EconSouth (Fourth Quarter 2004)
EconSouth (Fourth Quarter 2004)
Eduardo J.J. Ganapolsky is a research economist and assistant policy adviser in the regional section of the Atlanta Feds research department.
As I start to write this column, I am feeling worried. My computer and office lights are on, and today is cold in Atlanta, so the heat is on. You might wonder why I note these facts when I am writing about oil. Well, the need for oil is everywhere. Because I am consuming more electricity, the power company needs more oil to increase production. Therefore, I am helping to keep demand for oil high.
Actually, I am not that powerful, but markets work more or less in that way: Increasing demand without a comparable increase in supply invariably results in higher prices, such as those the world is experiencing now for oil.
A bit of history
Nevertheless, determining the impact of an oil shock on the economy requires taking into account not only the magnitude of the price increase, which is considerable, but other questions (and answers) as well:
Factors driving the oil market
To understand the volatility of supply, it is important to recognize that most of the worlds oil supply is highly concentrated in OPEC countries and countries that were formerly part of the Soviet Union. Thus, the bulk of productionaround 53 percentcomes from areas with significant political and institutional uncertainty. Oil concentration is even more pronounced if we consider proven oil reserves: OPEC accounts for 77 percent of the worlds total.
In analyzing how supply responds to demand in the short run, we must take into account the spare production capacity and the level of available inventories. Presently less than 1 percent of spare production capacity exists worldwidea historical low. Oil inventories have been recovering since the last quarter of 2003 among members of the Organisation for Economic Co-operation and Development (OECD), a group of 30 countries committed to market economies. These stocks are in the middle range of their five-year year holdings, representing 82 days of oil consumption. Capacity and inventories point toward a very inelastic short-run oil supply; therefore, oil prices will be very responsive to any change in demand.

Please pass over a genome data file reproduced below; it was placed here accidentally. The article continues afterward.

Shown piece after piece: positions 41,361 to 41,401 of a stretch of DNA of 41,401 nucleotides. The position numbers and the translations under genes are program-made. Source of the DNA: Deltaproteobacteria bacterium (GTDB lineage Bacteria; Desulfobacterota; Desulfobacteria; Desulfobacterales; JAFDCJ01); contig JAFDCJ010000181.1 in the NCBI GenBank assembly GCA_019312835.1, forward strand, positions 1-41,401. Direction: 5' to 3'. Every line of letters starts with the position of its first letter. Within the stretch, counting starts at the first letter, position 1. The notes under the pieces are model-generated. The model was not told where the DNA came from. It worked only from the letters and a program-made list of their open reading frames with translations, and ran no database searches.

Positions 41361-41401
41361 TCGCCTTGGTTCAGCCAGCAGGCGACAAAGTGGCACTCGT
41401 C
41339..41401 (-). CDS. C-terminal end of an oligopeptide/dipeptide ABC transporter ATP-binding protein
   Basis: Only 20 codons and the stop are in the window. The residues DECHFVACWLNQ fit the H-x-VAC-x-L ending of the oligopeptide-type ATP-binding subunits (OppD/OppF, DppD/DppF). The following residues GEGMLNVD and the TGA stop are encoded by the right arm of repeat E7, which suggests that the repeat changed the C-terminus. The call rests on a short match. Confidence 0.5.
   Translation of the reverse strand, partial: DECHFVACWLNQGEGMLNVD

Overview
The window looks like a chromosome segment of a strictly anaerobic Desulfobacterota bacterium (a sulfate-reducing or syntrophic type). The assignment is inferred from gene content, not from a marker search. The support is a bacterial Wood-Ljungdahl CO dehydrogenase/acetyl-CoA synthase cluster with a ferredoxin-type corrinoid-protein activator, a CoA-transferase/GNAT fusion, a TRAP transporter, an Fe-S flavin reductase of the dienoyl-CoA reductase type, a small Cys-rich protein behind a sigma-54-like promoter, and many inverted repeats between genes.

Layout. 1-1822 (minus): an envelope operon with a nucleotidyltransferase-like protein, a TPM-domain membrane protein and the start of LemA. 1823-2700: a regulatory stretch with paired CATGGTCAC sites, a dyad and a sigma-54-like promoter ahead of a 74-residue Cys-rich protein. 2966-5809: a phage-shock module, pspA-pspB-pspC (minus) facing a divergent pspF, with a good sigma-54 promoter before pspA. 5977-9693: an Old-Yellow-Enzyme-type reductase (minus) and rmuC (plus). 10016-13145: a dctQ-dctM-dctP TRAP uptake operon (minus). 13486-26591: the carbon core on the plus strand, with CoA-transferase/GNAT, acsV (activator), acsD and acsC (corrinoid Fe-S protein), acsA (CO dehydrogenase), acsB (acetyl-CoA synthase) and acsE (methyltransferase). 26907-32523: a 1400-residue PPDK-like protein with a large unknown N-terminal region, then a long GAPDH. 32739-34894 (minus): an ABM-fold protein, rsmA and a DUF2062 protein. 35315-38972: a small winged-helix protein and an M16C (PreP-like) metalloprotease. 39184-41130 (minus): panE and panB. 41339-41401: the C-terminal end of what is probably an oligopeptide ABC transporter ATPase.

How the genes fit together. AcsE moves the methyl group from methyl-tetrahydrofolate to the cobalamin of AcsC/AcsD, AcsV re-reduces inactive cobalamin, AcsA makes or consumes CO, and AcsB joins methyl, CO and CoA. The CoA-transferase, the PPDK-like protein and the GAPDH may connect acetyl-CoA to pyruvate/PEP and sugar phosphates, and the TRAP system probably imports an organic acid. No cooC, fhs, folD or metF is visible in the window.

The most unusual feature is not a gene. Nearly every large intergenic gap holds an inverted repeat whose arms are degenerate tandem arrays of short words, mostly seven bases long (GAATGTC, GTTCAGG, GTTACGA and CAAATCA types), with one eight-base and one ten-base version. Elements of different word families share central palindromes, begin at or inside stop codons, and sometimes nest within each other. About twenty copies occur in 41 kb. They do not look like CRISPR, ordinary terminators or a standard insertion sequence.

Peering into the future
On the demand side, consumption is also highly concentrated; almost 60 percent of oil is consumed by OECD countries. But this pattern is changing over time. Global growth drives oil consumption, so oil intensitythe ratio of a countrys oil consumption to its gross domestic productis a vital factor to consider when thinking about the evolution of oil demand. Two opposing forces play a role. Oil intensity has been falling all over the world in recent decades (believe it or not, even after the arrival of thirsty SUVs). Across countries, though, non-OECD countries are much more oil intensive than OECD members are, and in the coming years these non-OECD countries will drive the worlds economic growth. Thus, we should expect a sustained growth in oil demand.
How about shifting toward substitutes for petroleum? The coal and natural gas markets are currently quite tight as well. But, from a long-run perspective, proven reserves of these fuel sources are much higher than they are for oil60 years of natural gas reserves and 200 years of coal reserves worldwide.
Say goodbye to cheap oil
Obviously, the impact of higher oil prices will be different across the world: Oil-exporting countries will gain at the expense of oil-importing countries, especially the fast-growing, oil-intensive Asian economies (for instance, China, India, the Philippines, and Thailand). The United States is also an oil-importing country, and this fact makes further reduction of U.S. oil intensity a priority.
For my part, Im turning off my computer and going to the gym (on my bike, of course).